Major histocompatibility complex (MHC) class II alleles HLA-DQ8 and the mouse homologue I-Ag7 lacking a canonical aspartic acid residue at position β57 are associated with coeliac disease1,2 and type I diabetes3,4. However, the role of this single polymorphism in disease initiation and progression remains poorly understood. The lack of Asp 57 creates a positively charged P9 pocket, which confers a preference for negatively charged peptides. Gluten lacks such peptides, but tissue transglutaminase (TG2) introduces negatively charged residues at defined positions into gluten T-cell epitopes by deamidating specific glutamine residues5,6 on the basis of their spacing to proline residues7. The commonly accepted model, proposing that HLA-DQ8 simply favours binding of negatively charged peptides, does not take into account the fact that TG2 requires inflammation for activation8 and that T-cell responses against native gluten peptides are found9,10, particularly in children11. Here we show that β57 polymorphism promotes the recruitment of T-cell receptors bearing a negative signature charge in the complementary determining region 3β (CDR3β) during the response against native gluten peptides presented by HLA-DQ8 in coeliac disease. These T cells showed a crossreactive and heteroclitic (stronger) response to deamidated gluten peptides. Furthermore, gluten peptide deamidation extended the T-cell-receptor repertoire by relieving the requirement for a charged residue in CDR3β. Thus, the lack of a negative charge at position β57 in MHC class II was met by negatively charged residues in the T-cell receptor or in the peptide, the combination of which might explain the role of HLA-DQ8 in amplifying the T-cell response against dietary gluten.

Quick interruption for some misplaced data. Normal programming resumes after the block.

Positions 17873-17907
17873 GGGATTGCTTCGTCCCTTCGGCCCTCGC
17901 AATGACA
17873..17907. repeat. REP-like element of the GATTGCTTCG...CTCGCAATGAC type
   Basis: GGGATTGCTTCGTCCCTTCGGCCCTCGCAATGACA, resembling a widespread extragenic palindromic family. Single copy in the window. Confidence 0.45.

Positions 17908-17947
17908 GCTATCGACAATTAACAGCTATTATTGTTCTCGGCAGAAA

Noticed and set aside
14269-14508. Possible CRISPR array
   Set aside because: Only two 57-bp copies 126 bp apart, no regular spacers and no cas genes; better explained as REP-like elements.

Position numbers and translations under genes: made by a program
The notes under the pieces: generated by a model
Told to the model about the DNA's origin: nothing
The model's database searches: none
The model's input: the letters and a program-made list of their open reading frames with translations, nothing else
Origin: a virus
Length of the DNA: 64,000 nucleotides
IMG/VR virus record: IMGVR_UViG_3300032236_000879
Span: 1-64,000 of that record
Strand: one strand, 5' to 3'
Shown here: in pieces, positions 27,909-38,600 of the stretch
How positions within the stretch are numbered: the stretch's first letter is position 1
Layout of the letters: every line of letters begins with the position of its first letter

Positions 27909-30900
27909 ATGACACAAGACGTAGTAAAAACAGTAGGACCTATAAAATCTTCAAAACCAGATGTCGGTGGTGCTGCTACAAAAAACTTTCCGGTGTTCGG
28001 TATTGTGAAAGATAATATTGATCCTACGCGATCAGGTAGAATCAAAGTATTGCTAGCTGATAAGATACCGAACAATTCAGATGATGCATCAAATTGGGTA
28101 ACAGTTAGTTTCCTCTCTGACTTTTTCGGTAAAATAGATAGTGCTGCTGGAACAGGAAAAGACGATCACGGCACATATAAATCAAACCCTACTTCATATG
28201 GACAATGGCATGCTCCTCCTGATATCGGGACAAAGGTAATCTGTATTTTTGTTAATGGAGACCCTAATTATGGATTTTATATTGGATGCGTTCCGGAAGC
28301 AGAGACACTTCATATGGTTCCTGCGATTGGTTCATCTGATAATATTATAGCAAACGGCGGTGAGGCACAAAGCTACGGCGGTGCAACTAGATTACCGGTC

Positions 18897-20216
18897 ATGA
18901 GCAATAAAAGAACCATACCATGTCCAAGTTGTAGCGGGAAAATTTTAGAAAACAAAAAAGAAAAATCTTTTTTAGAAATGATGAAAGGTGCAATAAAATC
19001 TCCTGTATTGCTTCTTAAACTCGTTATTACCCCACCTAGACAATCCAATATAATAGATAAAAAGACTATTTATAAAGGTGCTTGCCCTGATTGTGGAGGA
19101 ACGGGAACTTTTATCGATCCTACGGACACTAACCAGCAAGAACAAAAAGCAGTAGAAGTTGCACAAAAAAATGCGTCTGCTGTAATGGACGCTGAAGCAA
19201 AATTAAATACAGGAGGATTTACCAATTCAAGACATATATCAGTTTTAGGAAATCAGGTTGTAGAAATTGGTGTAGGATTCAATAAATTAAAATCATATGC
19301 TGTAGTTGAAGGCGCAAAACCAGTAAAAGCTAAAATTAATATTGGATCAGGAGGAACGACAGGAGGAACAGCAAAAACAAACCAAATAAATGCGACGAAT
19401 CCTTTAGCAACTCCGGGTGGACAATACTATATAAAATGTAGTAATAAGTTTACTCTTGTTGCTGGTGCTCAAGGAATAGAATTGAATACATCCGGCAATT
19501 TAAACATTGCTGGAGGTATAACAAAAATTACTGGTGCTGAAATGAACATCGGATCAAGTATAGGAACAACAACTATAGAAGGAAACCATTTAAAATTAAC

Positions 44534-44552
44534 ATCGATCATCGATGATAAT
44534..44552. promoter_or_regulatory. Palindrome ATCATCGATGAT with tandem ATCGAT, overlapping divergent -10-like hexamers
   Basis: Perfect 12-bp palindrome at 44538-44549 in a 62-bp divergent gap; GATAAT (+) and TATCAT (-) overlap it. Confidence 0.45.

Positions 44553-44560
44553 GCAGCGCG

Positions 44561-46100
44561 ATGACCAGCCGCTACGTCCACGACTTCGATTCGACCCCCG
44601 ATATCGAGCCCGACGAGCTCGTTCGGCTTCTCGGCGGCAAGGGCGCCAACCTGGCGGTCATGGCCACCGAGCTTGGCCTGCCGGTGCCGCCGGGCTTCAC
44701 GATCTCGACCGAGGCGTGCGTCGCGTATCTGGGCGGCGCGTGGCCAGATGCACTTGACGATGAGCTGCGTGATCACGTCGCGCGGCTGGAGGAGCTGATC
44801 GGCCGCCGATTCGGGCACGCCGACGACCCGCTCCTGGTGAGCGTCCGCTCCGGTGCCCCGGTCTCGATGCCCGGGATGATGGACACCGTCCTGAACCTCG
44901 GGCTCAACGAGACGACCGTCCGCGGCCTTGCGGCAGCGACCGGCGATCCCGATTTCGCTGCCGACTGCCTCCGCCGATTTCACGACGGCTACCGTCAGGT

PMCID: PMC3784325  PMID: 19037317